New Mexico onions should feature good quality and sizing this year, though shippers said acreage and yields are likely lower than last season.
Volume of New Mexico onions started in late May and will accelerate in early June, said Zach Adams, sales representative for Shiloh Produce Inc., Hatch, N.M.
Shippers said onion shipments will continue until August or early September. Yellow onions account for about 70% of New Mexico onion volume for most shippers, with reds and white accounting for the balance of the volume.
“We have a beautiful crop all around,” Adams said. “The early stuff on our yellows is going to be phenomenal.”
Despite cooler weather in the growing season, Adams predicted nearly all of the firm’s fields would yield above 50% jumbo-sized onions.
Noilyn Hogan, sales and marketing representative with ProSource Inc., Hailey, Idaho, said the majority of its growers’ onions are grown in the Hatch Valley.
Harvest began May 27 and quality looks very nice, she said.
“Sizing will be varied across onion lots this summer in New Mexico,” Hogan said. “We anticipate good, consistent volume of jumbo and medium sized-onions for the duration of the packing season.”
She said supercolossal and colossal onions in large volumes will be more volatile but will be steadily available for mixer loads.
Bill Coombs, sales representative for Desert Springs Produce, Arrey, N.M., said the firm’s acreage is similar to last year but speculated overall statewide acreage could be off slightly from a year ago.
Cold spring weather held back the crop compared with normal progress but volume should be running strong by June 10, he said.
Early sizing may be off slightly and the state may not feature as many colossal and supercolossal onions as some years.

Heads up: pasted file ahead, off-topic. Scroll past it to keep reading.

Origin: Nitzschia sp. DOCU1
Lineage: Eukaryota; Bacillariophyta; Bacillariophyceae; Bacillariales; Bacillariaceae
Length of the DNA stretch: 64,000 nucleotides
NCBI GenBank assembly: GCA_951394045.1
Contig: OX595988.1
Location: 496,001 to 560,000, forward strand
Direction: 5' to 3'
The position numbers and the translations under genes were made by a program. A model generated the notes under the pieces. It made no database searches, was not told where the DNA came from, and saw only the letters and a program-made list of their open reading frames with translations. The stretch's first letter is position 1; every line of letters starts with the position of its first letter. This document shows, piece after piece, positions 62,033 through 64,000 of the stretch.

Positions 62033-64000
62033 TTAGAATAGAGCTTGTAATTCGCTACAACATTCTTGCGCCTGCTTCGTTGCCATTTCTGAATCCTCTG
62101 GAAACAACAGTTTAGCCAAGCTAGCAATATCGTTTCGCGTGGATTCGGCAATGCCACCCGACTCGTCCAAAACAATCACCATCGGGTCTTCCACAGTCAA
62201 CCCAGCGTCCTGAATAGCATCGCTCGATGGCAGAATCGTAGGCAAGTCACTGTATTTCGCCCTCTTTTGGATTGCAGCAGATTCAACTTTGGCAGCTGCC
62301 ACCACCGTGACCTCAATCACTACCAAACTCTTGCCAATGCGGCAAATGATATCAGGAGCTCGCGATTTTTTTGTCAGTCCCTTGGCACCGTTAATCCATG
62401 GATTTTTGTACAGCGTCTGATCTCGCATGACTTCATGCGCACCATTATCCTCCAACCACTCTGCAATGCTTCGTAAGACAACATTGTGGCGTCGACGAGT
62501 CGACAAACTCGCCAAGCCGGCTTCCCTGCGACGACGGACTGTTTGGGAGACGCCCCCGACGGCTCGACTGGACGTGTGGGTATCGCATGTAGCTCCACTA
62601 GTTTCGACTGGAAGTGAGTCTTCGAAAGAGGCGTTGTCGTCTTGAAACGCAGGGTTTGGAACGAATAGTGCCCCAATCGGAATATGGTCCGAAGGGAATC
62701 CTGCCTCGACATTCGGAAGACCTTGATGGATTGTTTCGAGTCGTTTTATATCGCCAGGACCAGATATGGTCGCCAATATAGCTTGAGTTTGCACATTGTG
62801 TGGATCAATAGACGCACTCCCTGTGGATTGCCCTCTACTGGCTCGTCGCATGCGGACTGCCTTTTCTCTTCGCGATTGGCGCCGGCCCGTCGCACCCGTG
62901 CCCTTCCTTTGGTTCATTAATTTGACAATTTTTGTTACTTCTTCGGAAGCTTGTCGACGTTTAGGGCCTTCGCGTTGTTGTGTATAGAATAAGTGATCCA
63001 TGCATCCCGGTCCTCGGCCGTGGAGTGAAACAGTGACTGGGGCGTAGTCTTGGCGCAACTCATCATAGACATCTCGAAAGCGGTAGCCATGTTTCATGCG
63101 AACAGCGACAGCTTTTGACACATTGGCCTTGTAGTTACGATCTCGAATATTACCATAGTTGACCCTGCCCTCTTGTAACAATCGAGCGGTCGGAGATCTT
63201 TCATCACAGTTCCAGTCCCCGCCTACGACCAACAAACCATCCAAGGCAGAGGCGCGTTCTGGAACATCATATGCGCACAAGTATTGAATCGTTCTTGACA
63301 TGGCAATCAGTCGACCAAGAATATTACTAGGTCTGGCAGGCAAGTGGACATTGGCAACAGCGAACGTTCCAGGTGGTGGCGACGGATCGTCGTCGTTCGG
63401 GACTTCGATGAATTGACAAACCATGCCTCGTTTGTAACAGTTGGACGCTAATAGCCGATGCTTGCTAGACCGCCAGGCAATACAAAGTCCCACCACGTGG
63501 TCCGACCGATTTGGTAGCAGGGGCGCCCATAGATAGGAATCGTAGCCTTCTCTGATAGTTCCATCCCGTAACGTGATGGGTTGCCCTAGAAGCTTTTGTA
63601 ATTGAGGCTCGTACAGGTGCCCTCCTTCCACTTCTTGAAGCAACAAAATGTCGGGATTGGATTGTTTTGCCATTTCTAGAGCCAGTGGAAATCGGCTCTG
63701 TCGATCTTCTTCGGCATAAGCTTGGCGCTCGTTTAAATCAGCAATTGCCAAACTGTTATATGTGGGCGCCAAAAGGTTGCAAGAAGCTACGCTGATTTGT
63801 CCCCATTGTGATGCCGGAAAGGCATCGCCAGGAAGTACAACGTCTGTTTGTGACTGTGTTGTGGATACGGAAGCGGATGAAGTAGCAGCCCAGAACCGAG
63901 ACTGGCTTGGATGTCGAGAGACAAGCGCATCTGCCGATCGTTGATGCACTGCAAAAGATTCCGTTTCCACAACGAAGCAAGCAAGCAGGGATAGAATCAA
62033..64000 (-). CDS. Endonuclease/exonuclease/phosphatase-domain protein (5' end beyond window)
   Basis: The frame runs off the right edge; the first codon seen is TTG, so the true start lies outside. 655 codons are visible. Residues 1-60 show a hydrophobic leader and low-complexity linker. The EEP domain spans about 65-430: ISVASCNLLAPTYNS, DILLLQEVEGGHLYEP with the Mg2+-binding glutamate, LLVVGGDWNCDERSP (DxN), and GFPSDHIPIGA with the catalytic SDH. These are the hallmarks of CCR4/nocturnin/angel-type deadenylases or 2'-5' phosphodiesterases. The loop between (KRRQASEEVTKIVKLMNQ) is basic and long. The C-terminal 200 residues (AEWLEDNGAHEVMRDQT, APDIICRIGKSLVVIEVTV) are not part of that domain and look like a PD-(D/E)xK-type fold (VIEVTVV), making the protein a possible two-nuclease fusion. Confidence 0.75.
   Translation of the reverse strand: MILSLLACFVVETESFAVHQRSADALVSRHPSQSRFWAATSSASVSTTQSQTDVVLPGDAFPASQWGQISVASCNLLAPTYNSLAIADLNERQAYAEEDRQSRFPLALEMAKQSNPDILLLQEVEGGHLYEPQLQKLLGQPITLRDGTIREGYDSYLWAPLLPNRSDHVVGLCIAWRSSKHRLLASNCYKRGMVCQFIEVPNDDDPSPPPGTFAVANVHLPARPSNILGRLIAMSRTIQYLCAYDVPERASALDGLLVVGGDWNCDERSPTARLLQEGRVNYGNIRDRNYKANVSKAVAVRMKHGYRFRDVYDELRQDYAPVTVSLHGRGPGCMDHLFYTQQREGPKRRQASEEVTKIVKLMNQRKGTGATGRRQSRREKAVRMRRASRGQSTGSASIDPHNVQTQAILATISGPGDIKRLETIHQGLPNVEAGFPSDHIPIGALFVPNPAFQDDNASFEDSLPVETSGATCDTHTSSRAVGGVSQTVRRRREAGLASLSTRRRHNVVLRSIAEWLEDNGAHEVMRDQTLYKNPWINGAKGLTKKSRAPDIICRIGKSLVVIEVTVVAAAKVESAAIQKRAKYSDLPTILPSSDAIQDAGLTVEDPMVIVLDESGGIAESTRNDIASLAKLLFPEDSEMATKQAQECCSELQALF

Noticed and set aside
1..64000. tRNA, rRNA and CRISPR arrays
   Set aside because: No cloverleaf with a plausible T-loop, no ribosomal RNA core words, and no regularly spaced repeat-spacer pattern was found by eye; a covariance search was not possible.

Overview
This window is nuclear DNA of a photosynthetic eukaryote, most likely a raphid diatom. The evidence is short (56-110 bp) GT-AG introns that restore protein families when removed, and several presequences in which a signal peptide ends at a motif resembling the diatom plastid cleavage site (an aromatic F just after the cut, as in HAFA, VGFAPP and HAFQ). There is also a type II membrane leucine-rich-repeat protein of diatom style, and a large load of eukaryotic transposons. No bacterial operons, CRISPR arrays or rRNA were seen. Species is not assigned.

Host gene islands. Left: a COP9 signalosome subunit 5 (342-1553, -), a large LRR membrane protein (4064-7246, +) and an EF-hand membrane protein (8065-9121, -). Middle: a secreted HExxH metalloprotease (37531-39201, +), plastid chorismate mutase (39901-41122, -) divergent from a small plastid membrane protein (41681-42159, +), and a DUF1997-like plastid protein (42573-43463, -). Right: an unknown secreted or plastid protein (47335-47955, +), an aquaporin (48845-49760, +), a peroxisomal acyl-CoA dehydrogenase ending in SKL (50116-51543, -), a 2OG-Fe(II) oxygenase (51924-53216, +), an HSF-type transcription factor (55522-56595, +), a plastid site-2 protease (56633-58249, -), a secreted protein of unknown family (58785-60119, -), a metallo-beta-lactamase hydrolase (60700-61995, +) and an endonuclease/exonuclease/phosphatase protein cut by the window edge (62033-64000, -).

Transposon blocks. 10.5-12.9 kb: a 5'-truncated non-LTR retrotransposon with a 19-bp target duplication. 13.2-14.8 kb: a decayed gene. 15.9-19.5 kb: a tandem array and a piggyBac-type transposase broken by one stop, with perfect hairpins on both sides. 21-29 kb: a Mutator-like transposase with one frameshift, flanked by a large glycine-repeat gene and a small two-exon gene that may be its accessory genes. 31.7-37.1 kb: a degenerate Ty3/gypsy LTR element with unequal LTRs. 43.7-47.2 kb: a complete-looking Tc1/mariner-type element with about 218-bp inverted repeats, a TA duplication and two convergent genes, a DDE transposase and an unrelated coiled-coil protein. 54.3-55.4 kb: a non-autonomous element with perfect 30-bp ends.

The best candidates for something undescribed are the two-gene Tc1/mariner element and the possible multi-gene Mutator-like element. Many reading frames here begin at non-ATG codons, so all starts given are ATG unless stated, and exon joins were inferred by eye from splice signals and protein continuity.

Brandon Barker, owner of Barker Produce, Las Cruces, N.M., said the firm’s acreage is down about 100 acres and yields also are expected to be down compared to recent years.
Some early fields had heavy rain and didn’t get a great stand, he said.
“Overall we won’t have the big yields we have had the last two years, for sure,” he said.
Prices were running about twice the level of a year ago and firm market conditions are expected throughout the season, he said.
The firm is expected to ship onions through about Sept. 10.
Barker said there will be ample supply of jumbos, but the supply of colossal and supercolossal will be shorter than a year ago.
Hogan of ProSource said expectations are running strong for New Mexico
“I feel like this will be a more consistent and stronger onion market than we have experienced the past couple of seasons,” she said. “Right out of the gate in New Mexico trucks are more readily available, and we hope that will be the trend for the duration of the packing season.”
Over the past 25 years, onion acreage in New Mexico has ranged from a high of 9,195 acres in 1997 to low of 5,457 acres in 2012, according to the 2017 Census of Agriculture.
In 2017, the census pegged New Mexico onion acreage at 6,915.
New Mexico harvested area of onions in 2018 totaled 6,500 acres, according to the USDA crop statistics.
That was off 8% from New Mexico’s harvested area of 2017 from 7,100 acres but up 7% from 6,100 acres in 2016.